IN TALIHINA, OKLAHOMA, smack dab in the middle of Choctaw Nation, there is a hospital parking lot that, for years, has lit up with activity every night. It’s not doctors or patients rushing to this plot of pavement but students from the local community college, who, lacking internet access in their own homes, head to the parking lot, log on to the hospital’s network, and do their homework. When Chike Aguh, CEO of the nonprofit EveryoneOn, traveled there back in November 2015, he says he met students who told him they’d sit in their cars and compose entire research papers on their iPhones each night.
Source: Wired Magazine
Date: May 25th, 2017
1) The “Digital Divide” is defined as “the gulf between those who have ready access to computers and the Internet, and those who do not.” Notice in this case that the students are described as having iPhones but not having access to the Internet. What do you think the “Digital Divide” actually is?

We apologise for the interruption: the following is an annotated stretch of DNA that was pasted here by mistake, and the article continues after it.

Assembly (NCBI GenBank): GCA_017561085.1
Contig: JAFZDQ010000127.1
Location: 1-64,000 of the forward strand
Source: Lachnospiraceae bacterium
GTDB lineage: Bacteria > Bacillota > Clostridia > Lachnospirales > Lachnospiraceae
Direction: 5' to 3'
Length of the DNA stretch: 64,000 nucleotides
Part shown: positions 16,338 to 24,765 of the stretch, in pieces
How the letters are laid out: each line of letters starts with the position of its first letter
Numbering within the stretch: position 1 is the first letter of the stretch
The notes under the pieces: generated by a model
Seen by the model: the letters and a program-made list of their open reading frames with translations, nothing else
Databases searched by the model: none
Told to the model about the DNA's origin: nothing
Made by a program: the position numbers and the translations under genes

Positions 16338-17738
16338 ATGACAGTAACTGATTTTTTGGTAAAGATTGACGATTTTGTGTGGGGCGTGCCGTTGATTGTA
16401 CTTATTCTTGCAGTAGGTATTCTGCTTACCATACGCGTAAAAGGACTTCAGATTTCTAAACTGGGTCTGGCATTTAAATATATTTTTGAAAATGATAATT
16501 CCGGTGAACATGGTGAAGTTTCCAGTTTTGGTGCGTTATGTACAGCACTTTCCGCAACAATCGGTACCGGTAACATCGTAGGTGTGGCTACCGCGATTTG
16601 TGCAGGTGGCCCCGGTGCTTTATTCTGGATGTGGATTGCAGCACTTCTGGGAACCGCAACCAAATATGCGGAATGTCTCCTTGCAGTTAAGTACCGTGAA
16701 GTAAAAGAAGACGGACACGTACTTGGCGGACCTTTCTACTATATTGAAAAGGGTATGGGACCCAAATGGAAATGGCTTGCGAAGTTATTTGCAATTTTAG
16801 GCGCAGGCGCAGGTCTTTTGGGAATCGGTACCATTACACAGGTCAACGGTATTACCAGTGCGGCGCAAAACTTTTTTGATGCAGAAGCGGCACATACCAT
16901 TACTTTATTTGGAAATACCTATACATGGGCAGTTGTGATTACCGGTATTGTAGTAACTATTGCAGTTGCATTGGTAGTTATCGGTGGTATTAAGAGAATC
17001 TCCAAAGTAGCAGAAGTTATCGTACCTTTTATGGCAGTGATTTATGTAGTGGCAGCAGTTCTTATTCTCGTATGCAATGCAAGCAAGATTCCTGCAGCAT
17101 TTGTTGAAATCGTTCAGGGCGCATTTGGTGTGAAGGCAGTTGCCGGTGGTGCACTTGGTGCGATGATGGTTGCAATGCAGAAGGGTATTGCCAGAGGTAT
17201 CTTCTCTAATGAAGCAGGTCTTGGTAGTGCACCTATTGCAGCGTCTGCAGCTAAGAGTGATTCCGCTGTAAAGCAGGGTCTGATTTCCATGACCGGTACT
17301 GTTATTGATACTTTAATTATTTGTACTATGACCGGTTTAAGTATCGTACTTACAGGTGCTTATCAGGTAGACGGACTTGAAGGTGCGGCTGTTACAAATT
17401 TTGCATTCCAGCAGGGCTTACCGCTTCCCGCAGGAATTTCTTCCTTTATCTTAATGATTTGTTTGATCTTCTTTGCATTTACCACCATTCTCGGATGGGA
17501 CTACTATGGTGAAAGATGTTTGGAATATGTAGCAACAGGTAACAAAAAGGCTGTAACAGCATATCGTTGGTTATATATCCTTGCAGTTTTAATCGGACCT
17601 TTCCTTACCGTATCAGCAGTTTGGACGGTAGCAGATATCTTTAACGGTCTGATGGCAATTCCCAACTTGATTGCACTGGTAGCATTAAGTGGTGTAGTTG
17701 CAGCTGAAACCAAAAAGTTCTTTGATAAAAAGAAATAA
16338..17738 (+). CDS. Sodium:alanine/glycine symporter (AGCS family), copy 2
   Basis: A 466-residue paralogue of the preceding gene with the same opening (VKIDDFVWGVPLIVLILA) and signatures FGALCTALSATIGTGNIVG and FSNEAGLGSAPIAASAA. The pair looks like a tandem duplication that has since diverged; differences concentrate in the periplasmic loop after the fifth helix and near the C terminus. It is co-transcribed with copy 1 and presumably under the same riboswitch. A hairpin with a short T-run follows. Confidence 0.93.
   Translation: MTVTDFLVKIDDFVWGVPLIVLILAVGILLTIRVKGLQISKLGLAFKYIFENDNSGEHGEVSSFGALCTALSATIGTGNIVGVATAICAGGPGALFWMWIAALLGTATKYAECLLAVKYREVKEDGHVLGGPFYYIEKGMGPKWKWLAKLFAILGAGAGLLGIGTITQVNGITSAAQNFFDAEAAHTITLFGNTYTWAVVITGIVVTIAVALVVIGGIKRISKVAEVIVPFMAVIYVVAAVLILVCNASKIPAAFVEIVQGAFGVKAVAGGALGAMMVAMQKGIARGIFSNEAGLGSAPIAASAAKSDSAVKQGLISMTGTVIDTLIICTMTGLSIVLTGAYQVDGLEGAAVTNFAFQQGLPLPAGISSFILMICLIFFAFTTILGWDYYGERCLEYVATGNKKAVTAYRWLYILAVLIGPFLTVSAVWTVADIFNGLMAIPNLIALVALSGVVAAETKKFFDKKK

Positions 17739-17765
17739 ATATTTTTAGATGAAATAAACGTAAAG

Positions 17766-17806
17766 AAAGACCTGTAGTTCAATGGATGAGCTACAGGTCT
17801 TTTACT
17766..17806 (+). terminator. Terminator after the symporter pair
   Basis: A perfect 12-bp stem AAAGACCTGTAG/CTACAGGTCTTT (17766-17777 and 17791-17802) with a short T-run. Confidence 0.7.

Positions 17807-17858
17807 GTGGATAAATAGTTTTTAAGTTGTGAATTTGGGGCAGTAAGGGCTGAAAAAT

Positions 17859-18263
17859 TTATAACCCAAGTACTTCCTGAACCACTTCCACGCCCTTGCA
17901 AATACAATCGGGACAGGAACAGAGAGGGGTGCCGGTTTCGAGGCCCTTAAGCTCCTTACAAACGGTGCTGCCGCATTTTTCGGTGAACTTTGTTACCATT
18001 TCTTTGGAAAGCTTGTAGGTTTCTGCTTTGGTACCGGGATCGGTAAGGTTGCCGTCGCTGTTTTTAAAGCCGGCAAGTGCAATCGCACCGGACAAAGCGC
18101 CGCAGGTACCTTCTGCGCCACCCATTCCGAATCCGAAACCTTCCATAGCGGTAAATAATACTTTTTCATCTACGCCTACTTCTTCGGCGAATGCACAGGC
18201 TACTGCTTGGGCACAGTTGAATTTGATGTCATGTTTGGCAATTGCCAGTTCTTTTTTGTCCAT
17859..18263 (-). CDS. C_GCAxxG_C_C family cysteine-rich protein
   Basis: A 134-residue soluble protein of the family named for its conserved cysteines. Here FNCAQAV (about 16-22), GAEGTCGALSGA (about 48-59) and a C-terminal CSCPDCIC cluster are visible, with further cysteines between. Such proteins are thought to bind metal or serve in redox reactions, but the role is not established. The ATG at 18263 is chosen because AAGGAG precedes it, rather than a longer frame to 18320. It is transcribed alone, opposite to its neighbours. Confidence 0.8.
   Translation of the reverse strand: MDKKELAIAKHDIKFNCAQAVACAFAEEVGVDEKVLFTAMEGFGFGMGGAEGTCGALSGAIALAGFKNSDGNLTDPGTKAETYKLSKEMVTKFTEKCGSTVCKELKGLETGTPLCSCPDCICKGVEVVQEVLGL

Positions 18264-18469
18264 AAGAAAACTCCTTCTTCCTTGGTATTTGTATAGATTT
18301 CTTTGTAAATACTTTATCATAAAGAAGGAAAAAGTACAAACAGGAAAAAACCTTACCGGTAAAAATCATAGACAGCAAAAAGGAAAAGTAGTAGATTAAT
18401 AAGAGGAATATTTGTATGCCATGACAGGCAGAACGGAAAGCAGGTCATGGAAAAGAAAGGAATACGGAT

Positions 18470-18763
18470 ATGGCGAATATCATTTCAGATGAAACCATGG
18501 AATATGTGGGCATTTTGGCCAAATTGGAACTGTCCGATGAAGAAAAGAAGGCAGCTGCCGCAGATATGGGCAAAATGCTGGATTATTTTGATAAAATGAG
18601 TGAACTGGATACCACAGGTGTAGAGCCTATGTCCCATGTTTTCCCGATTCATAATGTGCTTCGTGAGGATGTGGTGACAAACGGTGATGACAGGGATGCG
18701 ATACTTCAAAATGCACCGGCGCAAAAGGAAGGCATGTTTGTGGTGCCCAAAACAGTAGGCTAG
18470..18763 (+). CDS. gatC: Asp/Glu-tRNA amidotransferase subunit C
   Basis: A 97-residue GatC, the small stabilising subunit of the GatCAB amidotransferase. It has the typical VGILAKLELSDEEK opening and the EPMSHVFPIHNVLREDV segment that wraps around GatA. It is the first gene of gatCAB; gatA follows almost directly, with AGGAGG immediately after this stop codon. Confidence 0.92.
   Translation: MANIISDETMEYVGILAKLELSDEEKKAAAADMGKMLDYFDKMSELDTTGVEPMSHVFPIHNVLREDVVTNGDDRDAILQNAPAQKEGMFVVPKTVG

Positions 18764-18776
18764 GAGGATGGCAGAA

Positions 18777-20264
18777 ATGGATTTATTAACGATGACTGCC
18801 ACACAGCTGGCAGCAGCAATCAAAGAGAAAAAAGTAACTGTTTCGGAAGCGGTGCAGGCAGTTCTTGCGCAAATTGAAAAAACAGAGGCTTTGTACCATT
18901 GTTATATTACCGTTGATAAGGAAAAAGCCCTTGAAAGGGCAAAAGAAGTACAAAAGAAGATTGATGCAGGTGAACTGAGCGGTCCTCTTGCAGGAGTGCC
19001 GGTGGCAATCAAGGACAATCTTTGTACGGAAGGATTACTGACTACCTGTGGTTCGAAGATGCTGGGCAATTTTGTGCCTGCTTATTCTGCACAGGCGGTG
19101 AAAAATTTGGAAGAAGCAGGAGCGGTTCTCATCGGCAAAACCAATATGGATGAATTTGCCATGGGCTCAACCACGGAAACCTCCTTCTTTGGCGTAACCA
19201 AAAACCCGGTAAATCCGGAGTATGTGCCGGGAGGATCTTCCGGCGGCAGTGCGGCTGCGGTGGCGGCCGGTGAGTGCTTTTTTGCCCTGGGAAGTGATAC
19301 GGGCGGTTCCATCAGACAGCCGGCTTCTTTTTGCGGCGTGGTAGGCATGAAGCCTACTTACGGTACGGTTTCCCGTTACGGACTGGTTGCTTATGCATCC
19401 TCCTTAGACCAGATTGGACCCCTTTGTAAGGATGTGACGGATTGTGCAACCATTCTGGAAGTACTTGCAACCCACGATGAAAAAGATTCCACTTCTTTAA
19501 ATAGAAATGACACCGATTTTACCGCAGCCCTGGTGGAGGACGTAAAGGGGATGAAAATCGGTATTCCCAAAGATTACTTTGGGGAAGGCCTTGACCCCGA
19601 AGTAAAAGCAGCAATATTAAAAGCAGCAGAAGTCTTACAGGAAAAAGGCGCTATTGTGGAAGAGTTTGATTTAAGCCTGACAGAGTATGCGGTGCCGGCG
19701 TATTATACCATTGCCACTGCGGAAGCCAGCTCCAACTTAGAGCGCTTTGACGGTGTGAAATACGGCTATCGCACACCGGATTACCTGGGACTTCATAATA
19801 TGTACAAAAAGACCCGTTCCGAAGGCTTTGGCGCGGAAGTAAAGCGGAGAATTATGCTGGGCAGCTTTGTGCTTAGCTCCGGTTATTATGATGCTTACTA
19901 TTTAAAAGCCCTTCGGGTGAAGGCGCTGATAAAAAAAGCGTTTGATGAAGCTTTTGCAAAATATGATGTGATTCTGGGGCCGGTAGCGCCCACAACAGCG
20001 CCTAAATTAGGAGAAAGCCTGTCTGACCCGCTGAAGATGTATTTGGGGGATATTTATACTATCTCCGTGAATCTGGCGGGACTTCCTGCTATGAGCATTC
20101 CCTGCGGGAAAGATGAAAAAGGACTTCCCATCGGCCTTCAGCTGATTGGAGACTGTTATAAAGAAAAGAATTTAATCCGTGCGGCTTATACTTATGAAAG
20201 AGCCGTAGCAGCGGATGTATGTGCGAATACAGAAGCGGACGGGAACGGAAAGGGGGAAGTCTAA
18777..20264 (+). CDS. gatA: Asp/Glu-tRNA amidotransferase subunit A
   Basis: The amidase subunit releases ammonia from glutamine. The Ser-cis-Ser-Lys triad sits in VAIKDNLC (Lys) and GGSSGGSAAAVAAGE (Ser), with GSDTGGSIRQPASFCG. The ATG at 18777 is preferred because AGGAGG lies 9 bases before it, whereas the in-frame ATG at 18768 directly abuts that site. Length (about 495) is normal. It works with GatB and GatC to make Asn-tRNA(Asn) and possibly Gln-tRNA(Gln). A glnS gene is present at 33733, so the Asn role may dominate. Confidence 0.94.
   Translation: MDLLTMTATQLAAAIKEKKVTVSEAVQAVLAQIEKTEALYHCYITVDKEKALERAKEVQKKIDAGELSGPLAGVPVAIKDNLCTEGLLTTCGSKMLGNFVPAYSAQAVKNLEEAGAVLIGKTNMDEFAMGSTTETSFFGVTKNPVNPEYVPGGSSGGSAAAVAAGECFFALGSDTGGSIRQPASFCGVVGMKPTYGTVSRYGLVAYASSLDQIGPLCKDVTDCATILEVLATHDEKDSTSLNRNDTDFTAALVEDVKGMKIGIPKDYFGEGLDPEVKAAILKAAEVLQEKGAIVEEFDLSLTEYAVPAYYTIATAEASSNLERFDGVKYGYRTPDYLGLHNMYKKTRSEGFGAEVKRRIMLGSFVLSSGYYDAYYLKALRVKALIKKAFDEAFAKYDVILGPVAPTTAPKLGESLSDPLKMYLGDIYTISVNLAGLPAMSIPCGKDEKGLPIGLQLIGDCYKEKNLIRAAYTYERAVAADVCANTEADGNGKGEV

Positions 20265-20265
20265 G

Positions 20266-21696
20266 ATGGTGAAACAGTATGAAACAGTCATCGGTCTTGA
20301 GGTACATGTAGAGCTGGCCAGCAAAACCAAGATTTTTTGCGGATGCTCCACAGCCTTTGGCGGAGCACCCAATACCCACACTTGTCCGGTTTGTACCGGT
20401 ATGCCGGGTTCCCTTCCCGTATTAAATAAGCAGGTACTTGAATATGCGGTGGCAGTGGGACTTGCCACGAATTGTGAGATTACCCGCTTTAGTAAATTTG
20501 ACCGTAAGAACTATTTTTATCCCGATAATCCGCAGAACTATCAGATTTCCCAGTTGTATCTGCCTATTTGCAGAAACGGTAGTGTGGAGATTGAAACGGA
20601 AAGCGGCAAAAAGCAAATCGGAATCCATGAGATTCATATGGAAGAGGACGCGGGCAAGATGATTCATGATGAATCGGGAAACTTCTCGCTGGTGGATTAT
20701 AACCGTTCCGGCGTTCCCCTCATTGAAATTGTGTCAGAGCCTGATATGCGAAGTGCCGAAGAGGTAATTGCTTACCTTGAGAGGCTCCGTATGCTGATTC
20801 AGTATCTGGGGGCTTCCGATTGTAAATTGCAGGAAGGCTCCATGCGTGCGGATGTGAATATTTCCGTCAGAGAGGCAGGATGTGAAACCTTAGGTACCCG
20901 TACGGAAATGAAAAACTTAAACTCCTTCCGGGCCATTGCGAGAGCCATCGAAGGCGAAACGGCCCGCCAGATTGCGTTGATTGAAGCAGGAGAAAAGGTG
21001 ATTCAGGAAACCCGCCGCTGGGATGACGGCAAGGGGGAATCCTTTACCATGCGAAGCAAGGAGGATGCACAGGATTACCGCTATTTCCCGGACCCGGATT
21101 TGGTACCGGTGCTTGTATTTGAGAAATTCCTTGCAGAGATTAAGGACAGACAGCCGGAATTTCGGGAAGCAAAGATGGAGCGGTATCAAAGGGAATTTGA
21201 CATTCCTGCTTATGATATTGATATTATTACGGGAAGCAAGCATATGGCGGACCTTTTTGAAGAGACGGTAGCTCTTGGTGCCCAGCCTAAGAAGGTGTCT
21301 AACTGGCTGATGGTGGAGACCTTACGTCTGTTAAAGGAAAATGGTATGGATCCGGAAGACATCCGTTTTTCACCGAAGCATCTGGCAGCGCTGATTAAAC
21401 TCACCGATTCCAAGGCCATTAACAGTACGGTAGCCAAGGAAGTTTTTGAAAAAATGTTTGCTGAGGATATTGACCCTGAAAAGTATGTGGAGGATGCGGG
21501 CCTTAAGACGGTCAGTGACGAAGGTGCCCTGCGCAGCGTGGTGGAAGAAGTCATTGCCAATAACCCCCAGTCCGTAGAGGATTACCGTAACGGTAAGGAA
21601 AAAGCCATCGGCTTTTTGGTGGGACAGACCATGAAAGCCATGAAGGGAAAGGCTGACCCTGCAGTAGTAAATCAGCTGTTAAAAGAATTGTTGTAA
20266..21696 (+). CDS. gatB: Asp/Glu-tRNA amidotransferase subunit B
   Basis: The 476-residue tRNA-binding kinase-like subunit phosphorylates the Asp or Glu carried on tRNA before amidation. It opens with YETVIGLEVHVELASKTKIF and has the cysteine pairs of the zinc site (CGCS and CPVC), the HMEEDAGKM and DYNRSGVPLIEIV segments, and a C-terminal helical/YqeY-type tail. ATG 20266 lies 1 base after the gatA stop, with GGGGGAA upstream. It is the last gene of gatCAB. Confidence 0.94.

2) In casual surveys in my classes, when asked whether students would rather have street lighting or internet, the majority always comes down on internet. Should internet service become a public utility provided as part of a city or town’s basic infrastructure?